The Birth of Plenty is William Bernstein's examination of the factors which resulted in some countries producing rising GDP and rising living standards for their citizens and others growing more slowly, stagnating or declining.
Bernstein identifies four factors which are necessary conditions for economic prosperity:
1. Property rights and the rule of law: these essentially ensure that risk taking will be rewarded - without which few people will be willing to work hard or take economic risk. The absence of punitive taxation and the absence of confiscation by the state
2. Power, transport and communication: essential to the development of trade (competitive advantage), lower costs and efficiency of markets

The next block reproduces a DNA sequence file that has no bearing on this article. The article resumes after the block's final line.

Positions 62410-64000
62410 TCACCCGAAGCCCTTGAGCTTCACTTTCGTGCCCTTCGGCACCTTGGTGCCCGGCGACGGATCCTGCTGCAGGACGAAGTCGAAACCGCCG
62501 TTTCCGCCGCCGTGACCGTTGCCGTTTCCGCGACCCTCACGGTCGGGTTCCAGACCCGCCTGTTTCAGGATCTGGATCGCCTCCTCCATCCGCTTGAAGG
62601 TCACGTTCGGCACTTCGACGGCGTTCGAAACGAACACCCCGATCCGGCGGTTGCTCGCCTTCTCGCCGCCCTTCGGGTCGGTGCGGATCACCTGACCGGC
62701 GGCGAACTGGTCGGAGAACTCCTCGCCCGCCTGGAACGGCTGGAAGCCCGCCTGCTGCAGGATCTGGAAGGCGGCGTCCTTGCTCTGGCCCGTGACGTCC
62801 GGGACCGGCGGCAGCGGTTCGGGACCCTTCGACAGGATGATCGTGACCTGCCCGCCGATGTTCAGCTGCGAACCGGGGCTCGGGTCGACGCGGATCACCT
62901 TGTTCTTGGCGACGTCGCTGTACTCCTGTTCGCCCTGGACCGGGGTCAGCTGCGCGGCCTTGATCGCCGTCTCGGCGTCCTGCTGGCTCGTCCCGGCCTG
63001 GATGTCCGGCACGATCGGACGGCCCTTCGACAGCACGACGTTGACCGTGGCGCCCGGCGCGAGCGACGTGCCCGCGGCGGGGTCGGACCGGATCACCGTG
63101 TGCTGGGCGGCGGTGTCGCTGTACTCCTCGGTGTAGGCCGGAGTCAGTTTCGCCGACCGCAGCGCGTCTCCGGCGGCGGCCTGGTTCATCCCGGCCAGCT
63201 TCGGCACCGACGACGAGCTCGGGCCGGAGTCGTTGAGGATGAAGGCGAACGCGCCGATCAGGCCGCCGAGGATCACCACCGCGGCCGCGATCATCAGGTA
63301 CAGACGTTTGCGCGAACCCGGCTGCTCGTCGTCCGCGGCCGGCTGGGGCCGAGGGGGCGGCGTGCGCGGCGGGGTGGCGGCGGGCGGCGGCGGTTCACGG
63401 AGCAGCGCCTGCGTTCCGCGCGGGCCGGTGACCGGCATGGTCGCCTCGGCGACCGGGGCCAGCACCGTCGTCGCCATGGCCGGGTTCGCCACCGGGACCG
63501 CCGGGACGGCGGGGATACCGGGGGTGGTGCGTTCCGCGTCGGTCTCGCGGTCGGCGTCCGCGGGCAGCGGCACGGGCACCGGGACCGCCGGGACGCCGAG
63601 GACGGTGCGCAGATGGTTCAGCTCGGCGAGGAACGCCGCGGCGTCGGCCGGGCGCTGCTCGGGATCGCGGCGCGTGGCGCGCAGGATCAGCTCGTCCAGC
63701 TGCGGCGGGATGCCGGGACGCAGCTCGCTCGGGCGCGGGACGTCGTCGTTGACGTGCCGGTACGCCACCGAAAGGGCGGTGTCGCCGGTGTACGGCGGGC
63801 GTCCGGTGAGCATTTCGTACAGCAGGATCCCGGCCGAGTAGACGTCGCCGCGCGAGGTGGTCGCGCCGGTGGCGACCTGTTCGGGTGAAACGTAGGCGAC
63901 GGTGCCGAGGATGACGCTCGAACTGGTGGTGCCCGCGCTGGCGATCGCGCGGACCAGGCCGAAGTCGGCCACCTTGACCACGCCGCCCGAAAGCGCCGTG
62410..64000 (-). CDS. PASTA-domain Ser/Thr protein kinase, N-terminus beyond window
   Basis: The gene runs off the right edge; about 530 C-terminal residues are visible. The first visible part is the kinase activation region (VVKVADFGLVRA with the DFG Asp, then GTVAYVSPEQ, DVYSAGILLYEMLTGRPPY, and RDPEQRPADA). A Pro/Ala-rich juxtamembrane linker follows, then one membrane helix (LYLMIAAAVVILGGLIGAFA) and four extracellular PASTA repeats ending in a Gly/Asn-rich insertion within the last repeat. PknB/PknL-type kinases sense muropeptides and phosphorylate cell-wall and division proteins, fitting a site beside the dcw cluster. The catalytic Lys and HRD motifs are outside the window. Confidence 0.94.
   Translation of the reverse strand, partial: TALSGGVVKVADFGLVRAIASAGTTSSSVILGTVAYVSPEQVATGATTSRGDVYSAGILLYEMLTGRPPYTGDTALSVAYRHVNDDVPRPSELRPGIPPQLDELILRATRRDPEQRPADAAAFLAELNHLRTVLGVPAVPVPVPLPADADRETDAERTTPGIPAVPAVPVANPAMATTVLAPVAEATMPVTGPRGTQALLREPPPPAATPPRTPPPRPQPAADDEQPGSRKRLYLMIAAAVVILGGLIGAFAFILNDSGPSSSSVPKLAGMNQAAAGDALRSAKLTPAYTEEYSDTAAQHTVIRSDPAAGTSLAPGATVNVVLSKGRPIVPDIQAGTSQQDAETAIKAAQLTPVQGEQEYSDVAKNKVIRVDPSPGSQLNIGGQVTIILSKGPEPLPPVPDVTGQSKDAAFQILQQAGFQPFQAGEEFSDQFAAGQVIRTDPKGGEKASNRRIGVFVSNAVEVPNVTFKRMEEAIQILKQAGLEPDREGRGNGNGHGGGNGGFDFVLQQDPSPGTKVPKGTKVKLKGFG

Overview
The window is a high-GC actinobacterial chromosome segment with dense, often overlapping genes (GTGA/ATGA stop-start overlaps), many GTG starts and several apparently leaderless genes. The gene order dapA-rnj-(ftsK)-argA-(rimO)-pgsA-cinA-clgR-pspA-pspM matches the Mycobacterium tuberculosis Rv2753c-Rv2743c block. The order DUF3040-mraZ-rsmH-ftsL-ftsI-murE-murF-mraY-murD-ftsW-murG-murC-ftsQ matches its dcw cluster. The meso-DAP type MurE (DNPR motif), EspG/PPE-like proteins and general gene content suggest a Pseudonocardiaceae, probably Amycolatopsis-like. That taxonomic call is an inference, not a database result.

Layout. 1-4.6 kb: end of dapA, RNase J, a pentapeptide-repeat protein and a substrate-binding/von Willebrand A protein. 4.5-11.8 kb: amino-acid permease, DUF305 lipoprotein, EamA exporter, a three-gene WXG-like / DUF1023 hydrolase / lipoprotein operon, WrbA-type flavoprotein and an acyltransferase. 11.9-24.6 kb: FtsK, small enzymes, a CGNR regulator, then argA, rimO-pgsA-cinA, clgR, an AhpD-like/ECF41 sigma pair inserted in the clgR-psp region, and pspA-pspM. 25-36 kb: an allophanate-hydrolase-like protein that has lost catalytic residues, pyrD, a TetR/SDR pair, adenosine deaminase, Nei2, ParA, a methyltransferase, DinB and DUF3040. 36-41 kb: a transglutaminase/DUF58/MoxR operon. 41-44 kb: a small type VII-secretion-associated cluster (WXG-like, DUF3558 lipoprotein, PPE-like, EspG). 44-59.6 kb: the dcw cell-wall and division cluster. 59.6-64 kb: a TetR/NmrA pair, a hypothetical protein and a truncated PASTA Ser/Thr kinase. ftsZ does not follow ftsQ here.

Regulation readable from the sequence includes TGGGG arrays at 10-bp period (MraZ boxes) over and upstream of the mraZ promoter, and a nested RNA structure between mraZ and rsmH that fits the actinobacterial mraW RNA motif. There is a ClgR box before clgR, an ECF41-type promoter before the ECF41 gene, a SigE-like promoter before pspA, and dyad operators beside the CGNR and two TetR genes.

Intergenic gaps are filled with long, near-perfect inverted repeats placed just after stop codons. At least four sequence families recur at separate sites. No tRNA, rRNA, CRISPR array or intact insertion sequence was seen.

3. Capital markets: essential for providing capital needed for development and for limiting destructive behaviour by governments (particularly in the form of military adventurism)
4. Scientific rationalism: allowing for the possibilities of creative thinking unshackled by religious or other intellectual straight jackets permitted technological progress
Bernstein illustrates his thesis by using a number of countries as case studies, in particular England, France, Holland and Spain. For my part I found his arguments compelling. Of relevance to contemporary issues, Bernstein discusses issues such as economic inequality, excessive taxation and the link between economic prosperity and democracy.
Overall, a fascinating read.